Allan Mosley, et al - God Tells His People to Worship Only Him, So We Do Not Worship Possessions. In Leviticus 25:2 God says, “Observe a Sabbath to the Lord”—the Sabbath was to be kept “to the Lord.” The Sabbath was about Him; it was dedicated to Him. In Leviticus 25:17 God says, “Fear your God, for I am Yahweh your God.” Fear God, reverence God, and worship God. Leviticus 25:36 says again, “Fear your God,” and in Leviticus 25:38 God says, “I am Yahweh your God.” Again, verse 43 says, “Fear your God,” and in Leviticus 25:55 God says, “I am Yahweh your God.” God wasn’t just telling His people how to relate to the land; He was telling them how to relate to Him. The importance of relating to God properly is crucial if we are going to understand Leviticus 25 and most of Old Testament history. Ultimately, the way we think about things and the way we spend money are not about dollars and cents; they are about who is our God. God’s people were anticipating leaving the Sinai wilderness and entering the land of milk and honey. They were about to get a big pay raise. This was as close as they could get to winning the lottery. They were moving from slavery to prosperity. God was preparing them for that change by telling them to remember that He is God. The land is not God; don’t worship the land. The harvest is not God; don’t worship the harvest. The rain is not God; the real God gives the rain, the harvest, and the land. Worship Him. God knew that in Canaan His people were going to live next to the Canaanites, and the Canaanites worshiped prosperity. They worshiped fertility and called it “Baal.” They worshiped the grain harvest and called it “Dagon.” Water sustains life, so they worshiped the river and called it “Nahar.” The sea is powerful, so they worshiped the sea and called it “Yamm.” We who live in the enlightened, modern West think, “What a primitive religion!” However, many people in our culture have the same religion, and some followers of Jesus try to worship Jesus and prosperity at the same time. Our gods have different names—“BMW” and “Beachfront Property,” “G.P.A.” and “Popularity,” “Lucrative Career” and “Comfortable Retirement.” Some followers of Jesus try to worship such gods and Jesus at the same time. It does not work. Jesus said, "No one can be a slave of two masters, since either he will hate one and love the other, or be devoted to one and despise the other. You cannot be slaves of God and of money." (Matt 6:24-note) We have to choose which God we are going to worship—Jesus or money. We cannot worship both. The Israelites were surrounded by people who worshiped multiple gods. But the one true God told His people to be different. In Leviticus 25 God told them, “I am Yahweh your God,” “Fear your God.” God tells His people to worship only Him. Therefore, we do not worship possessions. (Exalting Christ in Leviticus)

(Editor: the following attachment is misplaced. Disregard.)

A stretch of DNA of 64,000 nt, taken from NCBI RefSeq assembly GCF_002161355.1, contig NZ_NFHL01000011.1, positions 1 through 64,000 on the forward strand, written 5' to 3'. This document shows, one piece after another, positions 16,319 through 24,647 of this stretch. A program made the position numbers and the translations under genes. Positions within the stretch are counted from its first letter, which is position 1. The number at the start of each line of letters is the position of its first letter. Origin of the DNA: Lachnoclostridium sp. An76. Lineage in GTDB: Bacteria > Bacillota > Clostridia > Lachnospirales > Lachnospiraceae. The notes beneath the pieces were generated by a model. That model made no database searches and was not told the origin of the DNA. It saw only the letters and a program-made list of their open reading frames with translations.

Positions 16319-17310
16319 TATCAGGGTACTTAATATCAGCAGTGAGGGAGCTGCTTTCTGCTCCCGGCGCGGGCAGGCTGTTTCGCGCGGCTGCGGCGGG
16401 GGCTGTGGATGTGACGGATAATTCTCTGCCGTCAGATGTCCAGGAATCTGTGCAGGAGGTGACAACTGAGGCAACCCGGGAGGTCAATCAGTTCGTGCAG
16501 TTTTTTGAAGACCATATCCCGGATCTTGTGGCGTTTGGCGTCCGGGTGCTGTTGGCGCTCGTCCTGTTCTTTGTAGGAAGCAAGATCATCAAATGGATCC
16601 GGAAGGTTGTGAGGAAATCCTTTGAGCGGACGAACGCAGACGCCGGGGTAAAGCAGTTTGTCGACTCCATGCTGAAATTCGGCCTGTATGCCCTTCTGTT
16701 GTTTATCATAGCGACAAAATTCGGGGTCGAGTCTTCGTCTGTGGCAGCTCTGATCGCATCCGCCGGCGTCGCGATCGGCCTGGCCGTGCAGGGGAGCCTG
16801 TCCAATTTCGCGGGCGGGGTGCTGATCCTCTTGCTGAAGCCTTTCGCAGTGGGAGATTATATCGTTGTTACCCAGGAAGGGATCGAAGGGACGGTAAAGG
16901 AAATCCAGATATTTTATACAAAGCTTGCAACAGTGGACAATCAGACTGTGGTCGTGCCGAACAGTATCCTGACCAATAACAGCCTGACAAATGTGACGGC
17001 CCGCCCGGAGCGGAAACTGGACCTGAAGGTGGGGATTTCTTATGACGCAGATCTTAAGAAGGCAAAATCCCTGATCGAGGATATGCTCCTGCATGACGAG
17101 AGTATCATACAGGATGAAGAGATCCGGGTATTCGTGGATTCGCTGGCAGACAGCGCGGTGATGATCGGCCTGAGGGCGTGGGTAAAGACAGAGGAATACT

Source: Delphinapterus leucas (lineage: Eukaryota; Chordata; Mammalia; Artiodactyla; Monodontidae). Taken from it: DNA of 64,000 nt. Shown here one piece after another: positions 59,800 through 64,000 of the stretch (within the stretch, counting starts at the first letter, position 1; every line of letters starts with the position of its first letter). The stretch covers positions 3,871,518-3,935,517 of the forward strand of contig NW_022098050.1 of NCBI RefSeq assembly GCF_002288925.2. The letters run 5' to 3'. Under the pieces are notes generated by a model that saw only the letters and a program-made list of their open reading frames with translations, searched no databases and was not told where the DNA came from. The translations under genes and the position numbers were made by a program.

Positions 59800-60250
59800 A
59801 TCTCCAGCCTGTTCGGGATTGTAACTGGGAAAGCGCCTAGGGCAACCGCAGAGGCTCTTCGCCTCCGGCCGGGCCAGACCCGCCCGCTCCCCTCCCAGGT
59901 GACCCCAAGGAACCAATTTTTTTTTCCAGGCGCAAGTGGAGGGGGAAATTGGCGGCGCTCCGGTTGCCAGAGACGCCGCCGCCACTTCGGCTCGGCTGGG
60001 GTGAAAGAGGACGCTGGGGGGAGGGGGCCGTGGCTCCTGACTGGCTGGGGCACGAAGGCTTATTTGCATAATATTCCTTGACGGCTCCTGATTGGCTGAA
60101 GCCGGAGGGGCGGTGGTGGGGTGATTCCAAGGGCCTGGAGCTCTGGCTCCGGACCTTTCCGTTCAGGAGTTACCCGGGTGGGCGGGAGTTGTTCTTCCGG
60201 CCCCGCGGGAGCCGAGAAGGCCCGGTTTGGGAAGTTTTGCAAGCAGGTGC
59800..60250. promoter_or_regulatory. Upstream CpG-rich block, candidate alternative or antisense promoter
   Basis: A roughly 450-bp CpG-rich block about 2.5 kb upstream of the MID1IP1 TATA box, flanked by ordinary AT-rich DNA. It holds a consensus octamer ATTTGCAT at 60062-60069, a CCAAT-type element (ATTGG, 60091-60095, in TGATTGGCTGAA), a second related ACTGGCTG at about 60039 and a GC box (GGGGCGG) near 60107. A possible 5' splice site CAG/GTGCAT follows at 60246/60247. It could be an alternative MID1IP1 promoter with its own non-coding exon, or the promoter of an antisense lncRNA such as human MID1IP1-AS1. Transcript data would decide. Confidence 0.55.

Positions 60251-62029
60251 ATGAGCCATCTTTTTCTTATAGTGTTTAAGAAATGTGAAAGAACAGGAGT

Eugene Merrill - Holiness is wider than religious observance—how one relates vertically with one’s God: It encompasses all of life, including how one relates horizontally, living justly and in harmony with one’s fellow human beings and with the earth itself. This chapter discusses occasions when these aspects of life were given singular consideration, a special sabbatical year (Lev 25:2b–7) and a Year of Jubilee (Lev 25:8–22). Both of these events had a theological motivation, but they also had economic and social ramifications for Israel.

A C Gaebelein's summary of Levitcus 25